substance in Trileptal passes into breast milk. This could cause side
effects for breast-fed babies. Ask your doctor or pharmacist for advice
before taking any medicine while you are breast-feeding.

Driving and using machines
Trileptal may make you feel sleepy or dizzy, or may cause blurred
vision, double vision, lack of muscle coordination or a depressed level
of consciousness, especially when starting treatment or increasing the
dose. It is important to discuss with your doctor whether you can drive
a vehicle or operate machines while taking this medicine.


Always take Trileptal exactly as your doctor or pharmacist has told
you, even if this differs from the information given in this leaflet. Check
with your doctor or pharmacist if you are not sure.

Swallow the tablets with a little water.
If necessary, the tablets can be broken in half to help swallow
them. Do not break the tablets to take only half of the dose. The
score line was not designed for dividing the tablet into equal
For small children who cannot swallow tablets, or who cannot be
given the necessary dose in tablet form, Trileptal is available as
an oral suspension.

When and for how long to take Trileptal
Take Trileptal twice a day, every day, at about the same time of day,
unless the doctor tells you otherwise. This will have the best effect on
controlling epilepsy. It will also help you to remember when to take the
Your doctor will tell you how long your or your child’s treatment with
Trileptal will last. The length of treatment will depend on your or your
child’s seizure type. Treatment may be needed for many years to
control the seizures. Do not change the dose or stop treatment
without talking to your doctor.

If you take more Trileptal than you should
If you have taken more tablets than your doctor prescribed, contact
the nearest hospital or your doctor immediately. Symptoms of
overdose with Trileptal may include: drowsiness, dizziness, feeling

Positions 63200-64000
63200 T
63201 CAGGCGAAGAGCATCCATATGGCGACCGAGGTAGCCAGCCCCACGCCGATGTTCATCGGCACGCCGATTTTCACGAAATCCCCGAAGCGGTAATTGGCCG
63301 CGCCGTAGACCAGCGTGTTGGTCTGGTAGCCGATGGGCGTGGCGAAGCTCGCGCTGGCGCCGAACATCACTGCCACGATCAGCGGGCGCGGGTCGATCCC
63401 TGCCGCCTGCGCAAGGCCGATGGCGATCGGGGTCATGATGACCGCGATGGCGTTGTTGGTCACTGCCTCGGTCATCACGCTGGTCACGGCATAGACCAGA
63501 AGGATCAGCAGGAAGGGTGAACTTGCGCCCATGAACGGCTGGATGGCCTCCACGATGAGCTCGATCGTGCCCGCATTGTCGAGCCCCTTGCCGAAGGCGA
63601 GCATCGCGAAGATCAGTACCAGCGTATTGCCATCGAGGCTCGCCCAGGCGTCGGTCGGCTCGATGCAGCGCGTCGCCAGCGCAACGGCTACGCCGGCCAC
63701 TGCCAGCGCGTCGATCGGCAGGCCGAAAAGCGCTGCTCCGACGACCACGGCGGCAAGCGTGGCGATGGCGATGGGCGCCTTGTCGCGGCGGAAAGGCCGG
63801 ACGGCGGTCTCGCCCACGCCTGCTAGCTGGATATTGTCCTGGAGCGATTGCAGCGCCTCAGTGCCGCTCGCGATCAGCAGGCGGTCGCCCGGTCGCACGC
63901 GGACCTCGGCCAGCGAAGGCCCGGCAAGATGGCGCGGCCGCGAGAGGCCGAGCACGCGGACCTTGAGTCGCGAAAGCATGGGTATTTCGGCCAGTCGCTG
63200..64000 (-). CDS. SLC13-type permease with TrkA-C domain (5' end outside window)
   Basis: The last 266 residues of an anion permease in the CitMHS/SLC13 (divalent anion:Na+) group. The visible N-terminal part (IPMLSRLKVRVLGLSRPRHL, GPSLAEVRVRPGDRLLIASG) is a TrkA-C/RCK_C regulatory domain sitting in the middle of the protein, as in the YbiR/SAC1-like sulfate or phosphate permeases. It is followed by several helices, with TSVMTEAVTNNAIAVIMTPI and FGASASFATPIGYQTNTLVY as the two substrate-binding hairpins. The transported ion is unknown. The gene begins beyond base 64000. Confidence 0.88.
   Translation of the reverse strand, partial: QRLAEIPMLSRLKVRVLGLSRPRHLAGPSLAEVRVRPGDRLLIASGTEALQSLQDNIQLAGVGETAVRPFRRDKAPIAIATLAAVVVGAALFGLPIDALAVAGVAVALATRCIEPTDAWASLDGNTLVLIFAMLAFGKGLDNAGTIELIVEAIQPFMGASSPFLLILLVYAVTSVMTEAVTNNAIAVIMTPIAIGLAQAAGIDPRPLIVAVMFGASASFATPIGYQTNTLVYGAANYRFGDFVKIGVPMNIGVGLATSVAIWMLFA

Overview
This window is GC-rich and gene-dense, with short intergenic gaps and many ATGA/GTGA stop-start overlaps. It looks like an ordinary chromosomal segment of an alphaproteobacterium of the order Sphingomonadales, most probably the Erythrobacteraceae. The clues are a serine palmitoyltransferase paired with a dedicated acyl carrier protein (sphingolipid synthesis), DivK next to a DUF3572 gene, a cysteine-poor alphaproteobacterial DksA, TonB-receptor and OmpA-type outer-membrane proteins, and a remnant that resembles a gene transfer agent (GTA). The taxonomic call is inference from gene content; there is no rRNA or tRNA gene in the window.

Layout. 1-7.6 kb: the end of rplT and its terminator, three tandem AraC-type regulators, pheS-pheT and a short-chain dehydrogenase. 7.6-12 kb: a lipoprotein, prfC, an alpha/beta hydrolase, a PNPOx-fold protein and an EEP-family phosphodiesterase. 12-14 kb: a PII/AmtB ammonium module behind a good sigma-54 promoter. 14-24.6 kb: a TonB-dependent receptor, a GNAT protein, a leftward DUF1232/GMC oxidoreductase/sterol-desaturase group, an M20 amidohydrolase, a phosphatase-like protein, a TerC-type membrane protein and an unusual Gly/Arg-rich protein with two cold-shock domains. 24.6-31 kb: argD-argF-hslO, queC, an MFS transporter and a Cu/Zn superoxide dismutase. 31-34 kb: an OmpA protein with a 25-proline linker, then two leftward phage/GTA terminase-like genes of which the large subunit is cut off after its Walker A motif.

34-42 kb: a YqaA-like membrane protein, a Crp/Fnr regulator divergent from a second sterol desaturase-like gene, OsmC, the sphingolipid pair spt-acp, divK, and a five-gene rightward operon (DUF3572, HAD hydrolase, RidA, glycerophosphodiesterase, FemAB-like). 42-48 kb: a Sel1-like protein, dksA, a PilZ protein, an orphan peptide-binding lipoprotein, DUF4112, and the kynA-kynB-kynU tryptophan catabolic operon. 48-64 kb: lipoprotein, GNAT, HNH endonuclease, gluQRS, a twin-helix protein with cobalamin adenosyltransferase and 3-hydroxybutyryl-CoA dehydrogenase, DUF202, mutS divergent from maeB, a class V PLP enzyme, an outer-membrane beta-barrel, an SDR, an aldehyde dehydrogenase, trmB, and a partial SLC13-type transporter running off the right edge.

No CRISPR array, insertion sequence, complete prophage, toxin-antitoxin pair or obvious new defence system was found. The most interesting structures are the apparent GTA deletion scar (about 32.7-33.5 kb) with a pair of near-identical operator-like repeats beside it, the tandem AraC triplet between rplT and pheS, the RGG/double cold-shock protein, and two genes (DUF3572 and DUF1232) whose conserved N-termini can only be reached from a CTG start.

sick (nausea), being sick (vomiting), increased uncontrolled
movements, lethargy, confusion, muscular twitching or significant
worsening of convulsions, problems with coordination and/or
involuntary movement of the eyes.

If you forget to take Trileptal
If you have forgotten one dose, take it as soon as you remember.
However, if it is time for your next dose, do not take the missed dose.
Go back to your regular dosing timetable. Do not double the dose at
any time.
If you are unsure or have forgotten to take several doses, contact your

Tell your doctor immediately or go to the emergency department
at your nearest hospital if you get any of the above side effects.
The doctor will also decide whether Trileptal has to be stopped
immediately and how to continue further medical care.

Other side effects: tell a doctor as soon as possible

If you stop taking Trileptal

trembling; coordination problems; involuntary movement of the
eyes; anxiety and nervousness; depression, mood swing; rash.

Keep out of the sight and reach of children
Do not take the tablets after the expiry date which is stated on the
carton and blister label after ‘Exp’. The expiry date refers to the last
day of that month.
If the tablets become discoloured or show any signs of deterioration,
seek the advice of your pharmacist.
Remember if your doctor tells you to stop taking this medicine, return
any unused medicine to your pharmacist for safe disposal. Only keep
this medicine if your doctor tells you to.
Medicines should not be disposed of via wastewater or household
waste. Ask your pharmacist how to dispose of medicines no longer
required. These measures will help to protect the environment.

Do not stop taking your medicine unless your doctor tells you to.
To prevent sudden worsening of your seizures, never discontinue
your medicine abruptly.
If your treatment is stopped, it should be done gradually as instructed
by your doctor.
If you have any further questions on the use of this product, ask your
doctor or pharmacist.

Very rare:

Tell your doctor as soon as possible if you get any of the above
side effects. They may require medical attention.



Other side effects: tell a doctor if they worry you

What Trileptal contains

Like all medicines, Trileptal can cause side effects, although not
everybody gets them. These side effects may occur with certain
frequencies, which are defined as follows:
 Very common: affects more than 1 patient in 10
 Common: affects 1 to 10 patients in 100
 Uncommon: affects 1 to 10 patients in 1,000
 Very rare: affects less than 1 patient in 10,000